Sail the “Path Between the Seas”
Immerse yourself in nature and discover the colonial gems of Central America. Relax in serene tropical surroundings in Cozumel and discover the remnants of Belize’s ancient Mayan civilization. In Honduras, take a stroll along idyllic beaches, and explore the lush rainforests of Costa Rica. Embark on a scenic crossing of Panama’s famed canal, and witness centuries-old tribal life as you experience the traditions of the indigenous Emberá people.
Ft. Lauderdale, Florida, United States / Panama City (Fuerte Amador), Panama
2023 Sailings from November to December
2024 Sailings on October, and on December
2025 Sailings on February
* Please check with us for dates & pricing
Cruise fare from $3,899.0 per person
* Please check with us for dates & pricing
Embark your ship and settle into your stateroom. A beloved leisure destination for Floridians and visitors alike, the Ft. Lauderdale area exudes the carefree attitude of South Florida’s coast. In Miami, a thriving Cuban culture infuses Old Havana and gleaming high-rises overlook Biscayne Bay. On the outlying barrier islands, South Beach is an intoxicating blend of seaside glamour and art deco pastel brilliance. Farther north, the seven-mile-long Ft. Lauderdale Beach provides a more leisurely ambience. Along Las Olas Boulevard, cafés and boutiques invite lingering and endless browsing.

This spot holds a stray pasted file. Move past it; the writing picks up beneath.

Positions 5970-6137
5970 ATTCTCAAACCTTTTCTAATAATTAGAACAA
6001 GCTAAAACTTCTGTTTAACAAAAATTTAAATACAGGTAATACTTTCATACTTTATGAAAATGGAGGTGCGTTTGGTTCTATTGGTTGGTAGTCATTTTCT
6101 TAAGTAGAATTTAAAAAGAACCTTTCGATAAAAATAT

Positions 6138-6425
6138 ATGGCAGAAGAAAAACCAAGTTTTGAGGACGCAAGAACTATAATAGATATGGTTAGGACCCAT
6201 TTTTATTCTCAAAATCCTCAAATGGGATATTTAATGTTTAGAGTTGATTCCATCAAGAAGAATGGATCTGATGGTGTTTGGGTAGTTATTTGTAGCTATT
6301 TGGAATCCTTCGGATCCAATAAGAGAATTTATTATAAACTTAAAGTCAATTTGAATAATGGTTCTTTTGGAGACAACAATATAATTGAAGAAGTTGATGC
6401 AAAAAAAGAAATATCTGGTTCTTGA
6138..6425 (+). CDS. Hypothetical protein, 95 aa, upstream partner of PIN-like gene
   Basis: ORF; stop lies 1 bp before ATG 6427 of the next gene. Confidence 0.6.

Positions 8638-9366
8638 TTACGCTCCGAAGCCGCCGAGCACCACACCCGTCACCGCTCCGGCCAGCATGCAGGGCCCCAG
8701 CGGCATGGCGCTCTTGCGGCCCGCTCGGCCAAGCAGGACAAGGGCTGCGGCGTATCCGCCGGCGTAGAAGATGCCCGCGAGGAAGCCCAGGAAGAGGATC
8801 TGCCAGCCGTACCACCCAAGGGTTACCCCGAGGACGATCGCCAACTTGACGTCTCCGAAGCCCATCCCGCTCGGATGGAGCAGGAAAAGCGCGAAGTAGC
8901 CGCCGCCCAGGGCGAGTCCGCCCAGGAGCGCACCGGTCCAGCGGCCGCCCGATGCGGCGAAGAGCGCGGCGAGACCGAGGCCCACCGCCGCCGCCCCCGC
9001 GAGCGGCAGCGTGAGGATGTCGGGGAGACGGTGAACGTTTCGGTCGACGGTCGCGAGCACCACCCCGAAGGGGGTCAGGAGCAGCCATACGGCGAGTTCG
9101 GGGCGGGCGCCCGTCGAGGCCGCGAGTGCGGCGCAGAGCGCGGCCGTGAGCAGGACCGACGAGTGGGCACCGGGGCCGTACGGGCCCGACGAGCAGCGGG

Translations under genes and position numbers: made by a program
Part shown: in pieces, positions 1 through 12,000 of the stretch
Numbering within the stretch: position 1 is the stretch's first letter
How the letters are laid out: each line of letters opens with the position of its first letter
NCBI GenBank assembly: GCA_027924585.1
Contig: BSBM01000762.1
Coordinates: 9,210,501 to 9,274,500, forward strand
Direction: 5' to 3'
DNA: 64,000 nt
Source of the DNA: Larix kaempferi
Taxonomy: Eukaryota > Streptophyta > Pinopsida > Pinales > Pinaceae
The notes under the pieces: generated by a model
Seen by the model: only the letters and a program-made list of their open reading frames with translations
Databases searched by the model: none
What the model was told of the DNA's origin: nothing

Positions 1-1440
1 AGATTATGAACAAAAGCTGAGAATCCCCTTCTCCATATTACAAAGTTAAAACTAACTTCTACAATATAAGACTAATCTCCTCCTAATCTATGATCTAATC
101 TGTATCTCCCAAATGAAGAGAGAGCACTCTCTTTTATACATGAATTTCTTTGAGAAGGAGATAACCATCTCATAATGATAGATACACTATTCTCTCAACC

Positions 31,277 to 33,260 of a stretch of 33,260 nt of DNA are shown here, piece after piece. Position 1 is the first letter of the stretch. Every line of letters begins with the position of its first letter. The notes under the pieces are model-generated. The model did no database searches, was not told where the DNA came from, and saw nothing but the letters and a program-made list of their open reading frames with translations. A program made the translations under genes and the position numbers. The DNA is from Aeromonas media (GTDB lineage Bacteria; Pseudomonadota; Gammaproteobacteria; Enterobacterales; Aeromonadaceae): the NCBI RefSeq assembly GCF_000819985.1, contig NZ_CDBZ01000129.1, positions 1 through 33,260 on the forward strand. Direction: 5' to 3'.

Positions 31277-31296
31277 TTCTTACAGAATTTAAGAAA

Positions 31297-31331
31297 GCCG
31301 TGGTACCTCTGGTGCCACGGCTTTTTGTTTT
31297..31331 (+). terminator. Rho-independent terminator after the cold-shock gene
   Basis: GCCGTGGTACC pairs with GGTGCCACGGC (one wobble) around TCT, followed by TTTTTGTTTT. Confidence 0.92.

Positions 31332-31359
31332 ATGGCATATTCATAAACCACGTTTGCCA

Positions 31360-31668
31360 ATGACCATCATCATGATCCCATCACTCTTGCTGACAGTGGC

Sail through turquoise waters where legends of marauding pirates, swashbucklers and tales of hidden treasures were born. As you sail, take advantage of the array of delicious cuisine offered on board. You may visit Mamsen’s, our casual gourmet deli, any time from early morning to late at night for a taste of traditional Norwegian fare. Or, dine at Manfredi’s Italian Restaurant for authentic fare with options ranging from Milanese risotto to Tuscan-inspired classics.
The island of Cozumel holds the keys to many of the most intriguing secrets of Mexico’s ancient civilizations. At San Gervasio, pre-Columbian women made offerings to Ix Chel, goddess of the moon and fertility. More recently, the Spanish left marks of their early presence in the colorful colonial architecture and lively traditions of San Miguel and at the scenic lighthouse at Punta Sur. Today, this island off Mexico’s Yucatán Peninsula attracts as many snorkelers as it does history buffs; the Cozumel Reefs National Marine Park is the world’s second-largest coral reef system.
Inhabited by the Maya for more than 5,000 years, Belize is home to more than a dozen remarkable ruins. At the ancient site of Altun Ha, one of Central America’s most accessible archaeological treasures, several Mesoamerican temple-pyramids stand as testaments to an advanced civilization. Its most famous, the Temple of the Masonry Altars, is 54 feet tall. Offshore, Belize boasts another spectacular wonder: the famous Great Blue Hole. Just off Ambergris Caye, this natural phenomenon is a breathtaking chute in the middle of a shallow lagoon and paradise for diving enthusiasts.